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Inglewood Ave and 134th Street ~ Hawthorne

As always, there is what you see on the surface, and then there’s what you get when you look a little bit deeper. Indeed, the PSA billboard entitled “On the Down Low,” which can be found in Hawthorne at Inglewood and 134th, deserves careful review. At first glance, it seems like a relatively innocent scene of people enjoying themselves at a park. If you look deeper, however, you see the seething sexual tension underlying this idyllic portrait of family and leisure. The man in the blue T-shirt on the right looks affectionately engaged with his family, and it seems that the man in the background, in his matching white wife-beater and Kangol, is just out for a stroll—you know, just chillin’. But the body language between these two men is more revealing. The Guy in White is striking what an article in August’s Oprah Magazine has taught me is called a “crotch display,” a posture that poses to onlookers the question, “Like what you see?”


The Guy in Blue arguably is sporting a “crotch display” of his own, his open-legged position possibly suggesting that he is indeed “open” to something in some way or other, perchance because he does, in fact, like what he sees. After all, just where is the Guy in Blue looking? He may be listening to his wife, but he may well be checking out the skinny brother in the Samuel L. Jackson hat out of the corner of his eye! Is this an Arthur-Guinevere-Lancelot love triangle rewritten for the 21st century? What is the subtext, and just what is it that lies above the subtext?

The point I am trying to illustrate is that there is “on the down low,” and there is “on the down low.” One means to keep things secret. I learned about the other definition of "down low" when read an article called “Double Lives on the Down Low” in the New York Times Magazine a few summers ago. The article’s author explains:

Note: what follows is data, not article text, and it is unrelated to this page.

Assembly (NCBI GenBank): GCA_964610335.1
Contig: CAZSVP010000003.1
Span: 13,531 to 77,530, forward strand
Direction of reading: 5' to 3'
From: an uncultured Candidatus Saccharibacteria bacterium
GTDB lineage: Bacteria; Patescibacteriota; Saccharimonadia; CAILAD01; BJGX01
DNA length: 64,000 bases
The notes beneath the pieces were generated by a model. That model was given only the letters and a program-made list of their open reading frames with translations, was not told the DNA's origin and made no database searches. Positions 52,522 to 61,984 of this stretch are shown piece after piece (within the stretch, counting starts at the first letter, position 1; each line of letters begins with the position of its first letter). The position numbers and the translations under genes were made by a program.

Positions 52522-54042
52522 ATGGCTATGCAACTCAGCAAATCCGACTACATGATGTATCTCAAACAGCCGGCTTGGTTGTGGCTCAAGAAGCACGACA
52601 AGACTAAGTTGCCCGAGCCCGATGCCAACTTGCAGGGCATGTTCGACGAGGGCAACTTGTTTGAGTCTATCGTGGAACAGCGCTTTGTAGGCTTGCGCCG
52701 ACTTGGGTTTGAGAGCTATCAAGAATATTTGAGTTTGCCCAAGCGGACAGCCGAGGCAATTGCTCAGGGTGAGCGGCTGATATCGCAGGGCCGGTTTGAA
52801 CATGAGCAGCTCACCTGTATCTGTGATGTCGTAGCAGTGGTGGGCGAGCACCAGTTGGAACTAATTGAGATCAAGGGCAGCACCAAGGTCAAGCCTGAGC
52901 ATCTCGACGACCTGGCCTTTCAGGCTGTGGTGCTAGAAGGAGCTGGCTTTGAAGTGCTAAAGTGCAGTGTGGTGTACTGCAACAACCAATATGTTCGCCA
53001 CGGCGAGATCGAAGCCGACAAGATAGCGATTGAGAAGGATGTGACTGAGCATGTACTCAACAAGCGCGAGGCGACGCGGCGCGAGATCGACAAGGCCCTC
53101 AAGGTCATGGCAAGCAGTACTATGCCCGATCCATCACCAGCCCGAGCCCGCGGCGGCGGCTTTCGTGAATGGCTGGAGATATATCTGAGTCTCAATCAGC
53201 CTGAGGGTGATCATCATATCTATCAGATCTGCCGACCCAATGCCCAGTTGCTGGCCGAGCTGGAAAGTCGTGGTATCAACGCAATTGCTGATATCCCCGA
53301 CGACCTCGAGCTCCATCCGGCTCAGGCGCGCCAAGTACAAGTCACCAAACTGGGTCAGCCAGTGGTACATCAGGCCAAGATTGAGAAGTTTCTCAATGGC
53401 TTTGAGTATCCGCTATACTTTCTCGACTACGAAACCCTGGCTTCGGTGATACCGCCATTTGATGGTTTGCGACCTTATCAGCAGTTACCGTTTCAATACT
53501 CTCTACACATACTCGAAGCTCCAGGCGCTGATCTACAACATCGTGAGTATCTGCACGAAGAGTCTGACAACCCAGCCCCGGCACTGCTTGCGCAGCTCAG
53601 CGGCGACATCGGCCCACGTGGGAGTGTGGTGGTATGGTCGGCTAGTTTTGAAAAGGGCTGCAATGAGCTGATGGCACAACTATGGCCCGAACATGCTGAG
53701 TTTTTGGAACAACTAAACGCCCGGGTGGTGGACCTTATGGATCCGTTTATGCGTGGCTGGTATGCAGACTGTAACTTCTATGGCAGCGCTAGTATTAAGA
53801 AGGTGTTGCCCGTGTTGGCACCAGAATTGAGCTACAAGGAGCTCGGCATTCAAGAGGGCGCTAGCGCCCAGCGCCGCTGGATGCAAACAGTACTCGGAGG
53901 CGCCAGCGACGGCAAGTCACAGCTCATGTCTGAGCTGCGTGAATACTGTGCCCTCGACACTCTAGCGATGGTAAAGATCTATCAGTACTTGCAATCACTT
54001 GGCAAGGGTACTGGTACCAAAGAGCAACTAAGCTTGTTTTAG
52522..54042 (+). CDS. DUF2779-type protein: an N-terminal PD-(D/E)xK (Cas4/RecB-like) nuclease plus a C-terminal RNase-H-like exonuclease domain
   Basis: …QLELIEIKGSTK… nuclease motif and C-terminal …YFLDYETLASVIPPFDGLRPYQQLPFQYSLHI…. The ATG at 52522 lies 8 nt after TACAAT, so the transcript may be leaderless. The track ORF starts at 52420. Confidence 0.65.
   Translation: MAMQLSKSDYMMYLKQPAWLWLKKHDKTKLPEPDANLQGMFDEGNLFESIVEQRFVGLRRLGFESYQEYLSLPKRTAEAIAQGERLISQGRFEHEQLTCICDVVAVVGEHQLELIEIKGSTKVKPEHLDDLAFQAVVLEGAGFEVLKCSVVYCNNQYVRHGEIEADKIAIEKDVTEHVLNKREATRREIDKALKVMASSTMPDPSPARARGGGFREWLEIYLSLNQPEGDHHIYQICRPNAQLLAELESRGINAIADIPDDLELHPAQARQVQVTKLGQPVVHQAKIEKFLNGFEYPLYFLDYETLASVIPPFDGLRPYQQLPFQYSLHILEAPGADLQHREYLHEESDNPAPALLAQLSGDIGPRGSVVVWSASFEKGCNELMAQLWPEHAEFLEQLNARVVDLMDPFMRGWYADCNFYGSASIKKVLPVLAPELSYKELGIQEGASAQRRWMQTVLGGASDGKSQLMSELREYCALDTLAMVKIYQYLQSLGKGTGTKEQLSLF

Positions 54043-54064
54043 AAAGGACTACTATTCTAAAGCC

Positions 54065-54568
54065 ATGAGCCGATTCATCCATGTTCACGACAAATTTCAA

Rejecting a gay culture they perceive as white and effeminate, many black men have settled on a new identity, with its own vocabulary and customs and its own name: Down Low. […] Most date or marry women and engage sexually with men they meet only in anonymous settings like bathhouses and parks or through the Internet. Many of these men are young and from the inner city, where they live in a hypermasculine ‘thug’ culture. Other DL men form romantic relationships with men and may even be peripheral participants in mainstream gay culture, all unknown to their colleagues and families. Most DL men identify themselves not as gay or bisexual but first and foremost as black. To them, as to many blacks, that equates to being inherently masculine.

Our social taboos being what they are, it is only with some difficulty that a medium as public as a roadside billboard can deal with issues like AIDS, promiscuity, infidelity, and alternative lifestyles. These public messages will be written in a way that is invariably subtle, so that certain aspects will go over the heads of children and other innocents, or prove more or less inoffensive to those that would rather stick their heads in the sand and avoid thinking about some of the messier realities of our modern world. What surprised me about this billboard was that most of my friends never noticed it, and even after I pointed it out to them, they really didn’t get it because they didn’t understand what was being referred to as “on the down low.” Then again, maybe that is the point: it could be that the people who I was asking weren’t exactly the target audience.


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